skip to Main Content

The Hopbine: GCBF Research Dept. Road Trip

One of the most interesting tasks that I am involved in for the Great Canadian Beer Festival is selecting the beers. Gerry Hieter, the GCBF chair, and I sit down a month or so before the festival and pick what we hope will be an interesting selection. But we often find that, although we may be familiar with most of the breweries and their beers, there are always some that we’ve never tasted. So we finish up guessing. To avoid this Gerry suggested that we do a short brewery road trip.

Cumb brew PSIt was decided that, at the very least, we should be current on the new breweries on Vancouver Island, and then we should catch up on some of the multitude of new breweries in Vancouver. So on a Thursday morning in late September we drove North out of Victoria. Our first stop was Red Arrow Brewing 
about 40 minutes away, on the south side of Duncan. This brewery opened last June in a former motorcycle factory. (The company, Arrow Custom Cycle and Polishing Ltd. specialized in building custom Harley Davidson motorcycles and parts and accessories. David Saari had only four employees but his bikes sold for $50-100,000!) The building is ideal for a brewery. It is beautiful, made of red brick covered in ivy, and has a patio for special events. The former showroom has been converted into a tasting room featuring a growler bar, tasting flights, and retail store. Lance Steward and Chris Gress are the principal owners, both formerly associated with the Craig Street Brew Pub in Duncan. Chris proudly showed us around his 20-hL brewhouse and pointed out the various features of the building. One of the most impressive legacies is the freight elevator formerly used to move bikes up and down, but now used to move equipment and supplies. Chris mentioned that the local water is great, “but the water is so soft that the brews need yeast nutrients to be added!” We tasted a couple of his beers. Kustom Kolsch is a clean version of the German classic, slightly spicy and herbal, and Threesome Ale is brewed with honey, hemp, and Hibiscus, which gives a nice tart finish well balanced by the honey.cumb brew beers PS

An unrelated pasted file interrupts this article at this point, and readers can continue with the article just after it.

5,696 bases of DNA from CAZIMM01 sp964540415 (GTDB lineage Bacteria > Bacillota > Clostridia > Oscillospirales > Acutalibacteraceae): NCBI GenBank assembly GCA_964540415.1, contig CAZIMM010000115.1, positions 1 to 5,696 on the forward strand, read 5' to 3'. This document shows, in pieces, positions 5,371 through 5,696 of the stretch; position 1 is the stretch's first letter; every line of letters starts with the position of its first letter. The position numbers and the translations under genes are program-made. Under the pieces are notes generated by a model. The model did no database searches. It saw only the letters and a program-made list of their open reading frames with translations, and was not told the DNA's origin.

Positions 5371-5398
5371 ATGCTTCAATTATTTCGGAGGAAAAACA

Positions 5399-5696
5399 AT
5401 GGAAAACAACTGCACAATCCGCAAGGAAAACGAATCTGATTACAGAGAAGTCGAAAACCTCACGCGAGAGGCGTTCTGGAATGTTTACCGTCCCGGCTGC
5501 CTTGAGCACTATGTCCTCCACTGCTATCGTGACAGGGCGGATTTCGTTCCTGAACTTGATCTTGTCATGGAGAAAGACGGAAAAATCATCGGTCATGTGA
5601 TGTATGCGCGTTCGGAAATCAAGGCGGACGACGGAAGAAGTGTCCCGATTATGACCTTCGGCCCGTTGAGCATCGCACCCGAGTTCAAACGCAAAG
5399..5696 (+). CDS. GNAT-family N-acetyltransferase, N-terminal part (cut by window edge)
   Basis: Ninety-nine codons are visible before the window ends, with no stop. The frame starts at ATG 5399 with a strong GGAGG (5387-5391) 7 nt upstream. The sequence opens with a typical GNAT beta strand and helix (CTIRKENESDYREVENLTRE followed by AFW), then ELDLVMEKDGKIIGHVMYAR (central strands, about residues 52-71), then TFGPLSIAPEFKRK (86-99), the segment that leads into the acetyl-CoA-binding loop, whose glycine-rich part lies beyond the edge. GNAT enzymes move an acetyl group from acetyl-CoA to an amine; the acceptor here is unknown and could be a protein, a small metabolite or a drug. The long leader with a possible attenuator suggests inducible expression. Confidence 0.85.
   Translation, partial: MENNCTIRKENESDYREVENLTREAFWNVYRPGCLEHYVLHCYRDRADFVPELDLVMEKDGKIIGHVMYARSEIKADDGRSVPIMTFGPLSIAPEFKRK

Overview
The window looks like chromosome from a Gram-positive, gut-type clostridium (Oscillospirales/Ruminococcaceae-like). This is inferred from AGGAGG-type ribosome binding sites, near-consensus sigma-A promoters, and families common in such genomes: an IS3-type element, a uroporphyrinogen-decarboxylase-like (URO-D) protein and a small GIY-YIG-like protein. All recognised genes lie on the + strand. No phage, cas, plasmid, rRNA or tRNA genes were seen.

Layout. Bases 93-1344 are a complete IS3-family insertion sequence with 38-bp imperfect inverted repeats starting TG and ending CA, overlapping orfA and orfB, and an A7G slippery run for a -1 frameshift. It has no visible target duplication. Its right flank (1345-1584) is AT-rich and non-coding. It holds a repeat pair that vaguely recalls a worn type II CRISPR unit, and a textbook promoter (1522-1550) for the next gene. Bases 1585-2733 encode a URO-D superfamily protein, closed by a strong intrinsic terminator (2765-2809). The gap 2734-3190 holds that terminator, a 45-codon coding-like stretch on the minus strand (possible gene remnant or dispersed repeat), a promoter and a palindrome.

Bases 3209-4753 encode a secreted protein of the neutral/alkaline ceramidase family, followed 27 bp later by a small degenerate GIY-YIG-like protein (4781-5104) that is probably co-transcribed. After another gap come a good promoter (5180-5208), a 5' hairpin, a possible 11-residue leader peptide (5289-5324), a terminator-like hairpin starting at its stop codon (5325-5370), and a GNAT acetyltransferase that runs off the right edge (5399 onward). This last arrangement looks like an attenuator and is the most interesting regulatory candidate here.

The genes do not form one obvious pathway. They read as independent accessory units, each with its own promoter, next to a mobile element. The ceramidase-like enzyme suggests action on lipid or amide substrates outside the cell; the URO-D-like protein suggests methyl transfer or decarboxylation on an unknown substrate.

Next we stopped for a quick lunch at Longwood Brewpub in Nanaimo. This well-established pub was as expected – great food, great beer! An hour’s drive north brought us to Cumberland, a once flourishing coal mining town. This town was named “Luckiest Town in Canada” in 2002 by Labatt Breweries, due to its phenomenal consumption of Lucky Lager. Cumberland Brewing has changed all that. In one year the town has gone from being a bastion of bland beer, to embracing the range of beer styles that Cumberland’s brewer, Mike Tymchuck, has introduced into the community. We had a tasting tray of Forest Fog (unfiltered wheat ale), Just A Little Bitter, the excellent Red Tape Pale Ale (my favourite), Summit Smash (made with two row malt), the very smooth Dunkel, and finally the Oatmeal Stout. We were sitting on one of the picnic tables on the patio at the back of the pub. This was a great location in a small town and we felt very relaxed. We had great beers, good company. This was obviously a true “community brewery”. It would have been easy to sit on the patio all afternoon, but Gerry had plans for us. We were to go next to Gladstone Brewing in the heart of Courtenay.

First we checked in to the Westerly Hotel and Convention Centre in Courtenay, noting Forbidden Brewing just across the parking lot. A short trip brought us to Gladstone Brewing, a funky downtown brewery with a busy community tasting room staffed by knowledgeable enthusiastic people. The owners are Daniel Sharratt and Alexandra Stephanson. Head brewer is well known former Victoria homebrewer, John Adair, most recently brewing at Parallel 49 in Vancouver. We tasted an excellent Czech-style pilsner (6%) made with European malts and hops, and a well-balanced IPA with lots of hop flavour and aroma.